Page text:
In a recent Daily Caller piece entitled “Patents Are Private Property, Too,” Eagle Forum adviser James Edwards throughout most of his column marshals a strong defense of America’s intellectual property (IP) rights system.
Unfortunately, in his final two paragraphs he needlessly and erroneously detours into alleging that patent litigation reform efforts before Congress somehow undermine IP protections. The truth is precisely the opposite. Patent litigation reform and IP rights are complementary, not contradictory.
CFIF takes a backseat to no organization in defending IP rights, and Edwards rightly highlights how America’s strong IP system provides the foundation upon which we became and remain the most innovative and prosperous nation in human history. He correctly notes that our Founding Fathers considered IP a natural right no different than physical property, and how they accordingly specifically protected them in the text of the Constitution. As Abraham Lincoln later observed, “The patent system added the fuel of interest to the fire of genius.”
And as we have noted repeatedly, it is not by coincidence that America maintains the world’s strongest IP protections while also standing unrivaled as the most inventive, powerful, prosperous and influential nation in history. That relationship is causal.
Unfortunately, in his final two paragraphs Edwards veers regrettably astray. Specifically, he claims that patent litigation reform legislation currently under Congressional consideration would somehow undermine patent rights and “make it much more difficult and riskier to defend one’s patent against infringers.”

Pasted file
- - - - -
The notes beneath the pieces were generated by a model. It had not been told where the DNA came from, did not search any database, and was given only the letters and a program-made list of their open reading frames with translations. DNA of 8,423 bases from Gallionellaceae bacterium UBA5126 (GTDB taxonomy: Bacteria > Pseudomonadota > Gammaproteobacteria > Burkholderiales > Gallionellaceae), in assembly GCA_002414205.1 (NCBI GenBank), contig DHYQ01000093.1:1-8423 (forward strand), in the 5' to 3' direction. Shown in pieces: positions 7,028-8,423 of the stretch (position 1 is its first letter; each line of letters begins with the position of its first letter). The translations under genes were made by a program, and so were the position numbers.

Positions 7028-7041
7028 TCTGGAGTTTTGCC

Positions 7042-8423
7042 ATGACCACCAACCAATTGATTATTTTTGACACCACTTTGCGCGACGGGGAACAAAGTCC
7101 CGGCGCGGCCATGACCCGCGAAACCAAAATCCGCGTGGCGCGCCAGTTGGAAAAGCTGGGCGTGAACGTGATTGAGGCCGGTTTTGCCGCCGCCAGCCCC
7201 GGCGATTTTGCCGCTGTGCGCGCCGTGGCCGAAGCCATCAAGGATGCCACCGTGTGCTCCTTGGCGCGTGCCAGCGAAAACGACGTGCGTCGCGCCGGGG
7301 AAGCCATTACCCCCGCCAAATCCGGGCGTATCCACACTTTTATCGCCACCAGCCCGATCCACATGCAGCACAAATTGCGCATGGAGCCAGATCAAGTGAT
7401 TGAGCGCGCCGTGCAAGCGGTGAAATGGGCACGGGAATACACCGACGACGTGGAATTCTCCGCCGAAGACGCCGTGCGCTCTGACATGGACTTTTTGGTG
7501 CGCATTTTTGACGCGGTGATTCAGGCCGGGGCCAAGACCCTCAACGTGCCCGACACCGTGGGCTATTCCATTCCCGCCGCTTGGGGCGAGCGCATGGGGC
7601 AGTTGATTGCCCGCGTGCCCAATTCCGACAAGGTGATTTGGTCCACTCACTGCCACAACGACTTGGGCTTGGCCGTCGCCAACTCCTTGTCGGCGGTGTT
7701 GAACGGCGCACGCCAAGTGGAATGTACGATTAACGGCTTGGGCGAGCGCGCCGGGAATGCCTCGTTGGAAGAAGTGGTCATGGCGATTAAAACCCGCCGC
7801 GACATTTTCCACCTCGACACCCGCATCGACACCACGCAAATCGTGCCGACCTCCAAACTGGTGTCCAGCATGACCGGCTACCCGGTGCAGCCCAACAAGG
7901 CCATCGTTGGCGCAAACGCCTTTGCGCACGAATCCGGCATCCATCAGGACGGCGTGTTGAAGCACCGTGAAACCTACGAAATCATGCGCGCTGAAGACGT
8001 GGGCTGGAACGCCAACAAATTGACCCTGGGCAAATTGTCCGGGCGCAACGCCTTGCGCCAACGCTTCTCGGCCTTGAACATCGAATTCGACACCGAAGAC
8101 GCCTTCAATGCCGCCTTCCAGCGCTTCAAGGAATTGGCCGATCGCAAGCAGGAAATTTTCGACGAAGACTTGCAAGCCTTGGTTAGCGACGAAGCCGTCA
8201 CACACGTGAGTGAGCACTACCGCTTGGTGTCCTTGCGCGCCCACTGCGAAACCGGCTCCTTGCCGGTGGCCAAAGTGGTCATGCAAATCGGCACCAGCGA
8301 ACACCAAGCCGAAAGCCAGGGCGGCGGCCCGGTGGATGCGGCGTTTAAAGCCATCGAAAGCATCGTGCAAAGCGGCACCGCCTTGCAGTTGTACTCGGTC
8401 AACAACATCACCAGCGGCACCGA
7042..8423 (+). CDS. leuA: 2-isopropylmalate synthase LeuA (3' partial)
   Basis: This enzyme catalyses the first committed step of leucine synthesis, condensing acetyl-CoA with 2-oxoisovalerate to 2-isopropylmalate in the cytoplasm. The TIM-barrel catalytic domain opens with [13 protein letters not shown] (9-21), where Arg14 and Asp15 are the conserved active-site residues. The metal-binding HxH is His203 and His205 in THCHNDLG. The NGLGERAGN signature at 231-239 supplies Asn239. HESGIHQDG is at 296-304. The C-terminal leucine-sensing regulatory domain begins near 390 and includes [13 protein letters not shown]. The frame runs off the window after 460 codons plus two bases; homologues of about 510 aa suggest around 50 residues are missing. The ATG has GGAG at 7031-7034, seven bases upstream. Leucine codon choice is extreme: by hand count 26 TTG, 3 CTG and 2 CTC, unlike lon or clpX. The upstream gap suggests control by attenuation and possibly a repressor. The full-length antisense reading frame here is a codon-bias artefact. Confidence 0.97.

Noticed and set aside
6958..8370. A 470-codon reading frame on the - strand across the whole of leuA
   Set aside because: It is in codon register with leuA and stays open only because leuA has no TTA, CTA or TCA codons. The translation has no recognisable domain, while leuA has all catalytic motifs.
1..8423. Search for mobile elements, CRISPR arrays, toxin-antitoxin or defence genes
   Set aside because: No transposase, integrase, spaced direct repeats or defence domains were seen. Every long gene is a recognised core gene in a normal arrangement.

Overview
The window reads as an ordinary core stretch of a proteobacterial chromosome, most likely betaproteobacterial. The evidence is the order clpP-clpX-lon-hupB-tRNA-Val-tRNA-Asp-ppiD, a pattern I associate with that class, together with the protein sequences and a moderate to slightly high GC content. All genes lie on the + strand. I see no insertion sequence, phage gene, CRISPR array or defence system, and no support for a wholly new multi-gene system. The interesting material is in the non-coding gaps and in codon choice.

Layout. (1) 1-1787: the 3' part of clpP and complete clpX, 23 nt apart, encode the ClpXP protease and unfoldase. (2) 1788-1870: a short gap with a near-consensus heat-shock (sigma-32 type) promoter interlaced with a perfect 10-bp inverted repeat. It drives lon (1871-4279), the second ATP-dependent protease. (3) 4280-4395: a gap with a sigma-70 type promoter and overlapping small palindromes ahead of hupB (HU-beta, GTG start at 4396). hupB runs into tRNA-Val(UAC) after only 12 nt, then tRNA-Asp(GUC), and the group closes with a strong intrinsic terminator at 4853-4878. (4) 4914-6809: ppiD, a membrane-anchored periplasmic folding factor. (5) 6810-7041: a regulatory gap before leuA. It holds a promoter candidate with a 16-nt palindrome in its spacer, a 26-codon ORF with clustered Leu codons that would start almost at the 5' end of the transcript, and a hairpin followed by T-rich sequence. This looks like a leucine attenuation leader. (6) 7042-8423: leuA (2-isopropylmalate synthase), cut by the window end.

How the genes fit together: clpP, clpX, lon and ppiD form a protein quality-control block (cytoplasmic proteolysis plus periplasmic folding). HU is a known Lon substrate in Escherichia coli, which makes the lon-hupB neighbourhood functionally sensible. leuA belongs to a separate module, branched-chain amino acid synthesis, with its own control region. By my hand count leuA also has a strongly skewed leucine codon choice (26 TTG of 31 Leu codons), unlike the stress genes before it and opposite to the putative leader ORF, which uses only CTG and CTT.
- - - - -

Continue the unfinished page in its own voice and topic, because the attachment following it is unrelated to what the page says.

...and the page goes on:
Respectfully, that is flatly false.
Patent litigation reform legislation, which passed the House two years ago with an overwhelming 325-to-91 majority, addresses how patent disputes are litigated, not patent rights themselves.
Under current law, as most people know, overly litigious actors can file frivolous lawsuits or baselessly defend against valid claims because it’s highly unlikely under our current system that they’ll be forced to pay the other side’s attorney fees and litigation costs when they ultimately lose. That’s because American law generally requires each side to pay its own costs and fees, even if the other side’s claim was weak. As a litigating attorney who defended against innumerable frivolous claims in my legal career, I can confirm firsthand that winning an award of costs and fees from even the most egregious litigants is exceedingly and unfortunately rare. Accordingly, bad actors often use our court system to extract improper settlements or frighten legitimate patent holders from defending their rights due to the prospective time and costs of litigation.
That’s where patent litigation reform comes in.
The Innovation Act, the bill that CFIF most strongly supports, targets abuse of our court system by: (1) Holding losing parties accountable for prevailing parties’ attorney fees and costs unless they can demonstrate that their “position and conduct … were reasonably justified in law and fact, or that special circumstances (such as severe economic hardship to a named inventor) make an award unjust”; (2) Reforming pleading standards to require greater clarity and justification for their case, rather than relying on vague and unintelligible boilerplate allegations; (3) Increasing transparency regarding the true owners of disputed patents; and (4) Streamlining the burdensome discovery process, which too often imposes oppressive burdens and delays resolution of cases.
Those are manifestly common-sense litigation reforms that all Americans, particularly conservatives and libertarians who broadly favor reform of America’s flawed system of litigation, should support.
CFIF simply would not support any bill that undermined America’s patent or other IP protections. The simple fact is that patent litigation reform would protect legitimate patent holders, and the only people with anything to fear are those who cannot demonstrate that their claims are based upon good faith and valid law – which is not difficult for legitimate litigants to show. We therefore encourage all of our supporters and activists across the country to contact their elected representatives in Congress to voice their support for badly-needed patent litigation reform legislation.